Shaadi.com, a leading Indian matrimonial website, cites fair skin as the key factor. The desire for whiter skin goes beyond the middle classes, but those who cannot afford branded, expensive products use a host of traditional remedies such as lemon juice, rose water, honey, egg yolk, cream or cumin. During pregnancy some women eat saffron, convinced it will lighten their baby’s complexion.
“When I was a teenager,” Malathy, 30, recalls, “my grandmother used to bathe me with a [chickpea] gram-flour mixture, an old Indian skin-whitening recipe. I would be punished if I stayed out in the sun for too long. Then, at the age of 18, I went to live in Canada, on a university exchange scheme, and there I realised that many people really liked my skin and its colour. I was amazed, but I came to understand that I had a real problem of self-esteem. So does half my country.”
Dr Aniva Shah treats skin complaints. “I don’t encourage whitening. The first thing is to teach people to accept their skin,” she says. But what if they persist? “I prescribe mild, risk-free treatment. Some products can be dangerous, burning the skin, causing allergies but above all, after a period of lightening, the original pigmentation returns, sometimes in patches.”
Preparations containing mercury derivatives can lead to kidney problems. Hydroquinone, the drug that started the trend, has potentially serious side effects. Mumbai dermatologist Dr Satish Bhatia is familiar with the trend. “I see increasing numbers of men who also want to look fairer. This ranges from whitening the eye sockets to the whole face,” he says.
“But excessive use of creams and lotions irritates the skin and ends up achieving the opposite result. I repair the damage.”
The film industry contributes to the fascination with fair skin and most leading Bollywood stars are pale-complexioned. “When we’re shooting outdoors the actors stay in the sun as short a time as possible, then they run for the shelter of their parasol or trailer,” says Bollywood stylist Archana Walavalkar. “ And of course the lighting is full on to accentuate this trait.”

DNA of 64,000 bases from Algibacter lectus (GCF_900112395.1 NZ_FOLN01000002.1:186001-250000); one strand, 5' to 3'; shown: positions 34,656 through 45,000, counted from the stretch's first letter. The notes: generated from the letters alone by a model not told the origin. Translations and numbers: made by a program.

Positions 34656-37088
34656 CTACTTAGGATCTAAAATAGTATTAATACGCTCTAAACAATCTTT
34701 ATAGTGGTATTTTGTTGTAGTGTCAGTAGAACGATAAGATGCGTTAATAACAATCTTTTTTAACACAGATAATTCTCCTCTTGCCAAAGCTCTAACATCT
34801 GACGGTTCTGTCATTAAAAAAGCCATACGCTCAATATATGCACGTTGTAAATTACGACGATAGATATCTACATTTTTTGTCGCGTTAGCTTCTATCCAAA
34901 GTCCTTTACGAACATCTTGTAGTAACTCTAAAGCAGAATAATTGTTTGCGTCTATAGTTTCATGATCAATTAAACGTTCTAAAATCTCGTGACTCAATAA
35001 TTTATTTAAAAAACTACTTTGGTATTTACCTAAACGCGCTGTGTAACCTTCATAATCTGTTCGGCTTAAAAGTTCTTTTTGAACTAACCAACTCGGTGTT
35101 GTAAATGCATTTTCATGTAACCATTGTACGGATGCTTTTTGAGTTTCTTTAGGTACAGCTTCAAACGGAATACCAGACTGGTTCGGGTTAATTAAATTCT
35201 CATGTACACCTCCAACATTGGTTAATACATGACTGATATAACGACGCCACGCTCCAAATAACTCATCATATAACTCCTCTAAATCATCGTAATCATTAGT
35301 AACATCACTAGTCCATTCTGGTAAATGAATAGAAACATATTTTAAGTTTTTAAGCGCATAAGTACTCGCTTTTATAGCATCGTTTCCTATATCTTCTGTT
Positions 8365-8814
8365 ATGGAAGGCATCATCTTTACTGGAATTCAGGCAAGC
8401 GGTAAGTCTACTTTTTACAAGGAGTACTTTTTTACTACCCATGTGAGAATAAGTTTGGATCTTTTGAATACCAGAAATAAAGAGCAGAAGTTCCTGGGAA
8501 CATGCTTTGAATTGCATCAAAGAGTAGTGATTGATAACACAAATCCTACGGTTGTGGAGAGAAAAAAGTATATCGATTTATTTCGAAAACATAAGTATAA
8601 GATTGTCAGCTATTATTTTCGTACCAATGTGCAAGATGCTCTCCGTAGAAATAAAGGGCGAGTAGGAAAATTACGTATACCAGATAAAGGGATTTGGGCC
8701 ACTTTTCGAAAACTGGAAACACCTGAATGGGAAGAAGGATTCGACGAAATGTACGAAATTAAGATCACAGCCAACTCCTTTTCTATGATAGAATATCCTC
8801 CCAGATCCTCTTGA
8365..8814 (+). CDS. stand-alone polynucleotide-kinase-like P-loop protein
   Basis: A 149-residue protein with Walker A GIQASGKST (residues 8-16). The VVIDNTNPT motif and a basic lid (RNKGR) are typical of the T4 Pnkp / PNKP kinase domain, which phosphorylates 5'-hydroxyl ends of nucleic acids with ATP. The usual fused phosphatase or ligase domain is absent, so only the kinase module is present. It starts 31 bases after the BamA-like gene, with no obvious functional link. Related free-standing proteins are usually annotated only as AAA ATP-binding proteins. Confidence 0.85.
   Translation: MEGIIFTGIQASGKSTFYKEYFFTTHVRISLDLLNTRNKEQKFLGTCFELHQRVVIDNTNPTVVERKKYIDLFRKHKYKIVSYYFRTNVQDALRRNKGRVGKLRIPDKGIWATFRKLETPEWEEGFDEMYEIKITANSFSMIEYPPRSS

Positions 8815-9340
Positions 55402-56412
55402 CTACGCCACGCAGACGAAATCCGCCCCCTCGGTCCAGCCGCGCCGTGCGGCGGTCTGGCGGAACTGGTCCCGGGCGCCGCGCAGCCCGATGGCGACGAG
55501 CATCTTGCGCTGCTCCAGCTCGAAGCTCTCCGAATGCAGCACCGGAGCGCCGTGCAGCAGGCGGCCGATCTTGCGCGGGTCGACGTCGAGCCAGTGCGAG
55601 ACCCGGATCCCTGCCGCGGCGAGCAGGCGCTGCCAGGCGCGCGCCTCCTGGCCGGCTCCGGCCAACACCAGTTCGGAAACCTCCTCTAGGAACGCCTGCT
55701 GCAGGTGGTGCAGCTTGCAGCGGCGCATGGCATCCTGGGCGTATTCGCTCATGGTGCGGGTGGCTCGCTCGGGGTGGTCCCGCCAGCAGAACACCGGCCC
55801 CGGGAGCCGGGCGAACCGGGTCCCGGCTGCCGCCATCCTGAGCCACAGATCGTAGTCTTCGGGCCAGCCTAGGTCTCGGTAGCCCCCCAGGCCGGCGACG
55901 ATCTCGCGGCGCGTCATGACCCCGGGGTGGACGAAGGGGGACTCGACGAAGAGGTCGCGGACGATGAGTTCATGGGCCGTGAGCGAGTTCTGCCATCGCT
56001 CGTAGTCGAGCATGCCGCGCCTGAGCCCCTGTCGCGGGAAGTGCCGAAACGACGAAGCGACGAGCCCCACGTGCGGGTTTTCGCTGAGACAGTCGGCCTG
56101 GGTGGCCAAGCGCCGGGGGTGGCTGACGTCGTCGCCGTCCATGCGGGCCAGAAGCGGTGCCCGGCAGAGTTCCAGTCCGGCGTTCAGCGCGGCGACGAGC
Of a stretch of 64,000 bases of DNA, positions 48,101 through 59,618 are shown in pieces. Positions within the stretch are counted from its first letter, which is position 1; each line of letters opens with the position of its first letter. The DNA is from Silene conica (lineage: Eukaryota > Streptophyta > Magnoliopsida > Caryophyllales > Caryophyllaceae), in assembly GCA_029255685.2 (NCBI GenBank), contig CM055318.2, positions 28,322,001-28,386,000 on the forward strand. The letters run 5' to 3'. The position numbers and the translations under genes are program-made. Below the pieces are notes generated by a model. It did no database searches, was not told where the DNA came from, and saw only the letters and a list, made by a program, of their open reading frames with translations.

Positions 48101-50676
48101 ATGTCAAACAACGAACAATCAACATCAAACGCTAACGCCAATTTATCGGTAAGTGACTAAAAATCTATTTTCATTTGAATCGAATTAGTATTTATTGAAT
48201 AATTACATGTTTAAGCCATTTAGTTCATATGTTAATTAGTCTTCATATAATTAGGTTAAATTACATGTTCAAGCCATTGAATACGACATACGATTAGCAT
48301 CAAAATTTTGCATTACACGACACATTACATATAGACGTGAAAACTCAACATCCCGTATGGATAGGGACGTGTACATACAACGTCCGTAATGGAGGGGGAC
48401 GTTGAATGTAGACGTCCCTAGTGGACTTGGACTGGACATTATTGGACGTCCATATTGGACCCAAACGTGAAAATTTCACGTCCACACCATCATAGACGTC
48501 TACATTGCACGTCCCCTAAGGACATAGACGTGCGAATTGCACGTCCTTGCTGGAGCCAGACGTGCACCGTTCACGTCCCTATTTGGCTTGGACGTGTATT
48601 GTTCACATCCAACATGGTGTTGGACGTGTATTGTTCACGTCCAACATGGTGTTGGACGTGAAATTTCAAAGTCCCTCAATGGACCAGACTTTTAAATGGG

“Indians are racist; it’s a deep-rooted thing here,” Das says. “There are two factors driving this absurd mania,” says Urvashi Butalia, co-founder of Kali for Women, India’s first feminist publisher.
She also believes in education. “This ‘aesthetic’ sensibility is just lack of respect for women as individuals. As long as women are treated as objects, they’ll have to swallow the fact that they can only succeed in life if they’re white and slim. I believe that real campaigns, real debate can help them change, even if it takes time,” Das asserts. Pria Warrick, a former Miss India, is convinced that India needs a high-profile role model “to rid darkies of their complexes and restore their pride in what they are”.
In 2014 the obsession with whiteness moved into new territory, with Clean and Dry intimate wash, designed to “brighten” the vagina. This prompted a widespread outcry by writers and intellectuals, who thought commerce was going too far. Shivangi Gupta, head of Midas Care, which markets Clean and Dry, is unrepentant.
“We are seeing considerable consumer demand and it would be irresponsible on our part not to supply a solution,” he says. The advert for the product shows a quiet family. The mother takes a shower and a diagram clearly indicating the area affected by whitening. Then she joins husband and children in their western-style lounge. Everyone smiles, revealing sparkling white teeth, the epitome of all-white Indian tranquility.
Where does the madness end, is it at the end of that dark tunnel where you see something brighter and fairer? Love yourself.
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By Naufal Khan | Publisher at ADISHAKTI MEDIA and the editor-in-chief of the South African Indian news service Indian Spice. Khan is former Sunday Times journalist and also an occult fiction and non-fiction writer with several published titles.
Disclaimer: The views & comments expressed in this piece are those of the writer and do not necessarily represent or reflect the views of Indian Spice.
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From shades of Kerishnie Naicker to Sorisha Naidoo, what’s your colour?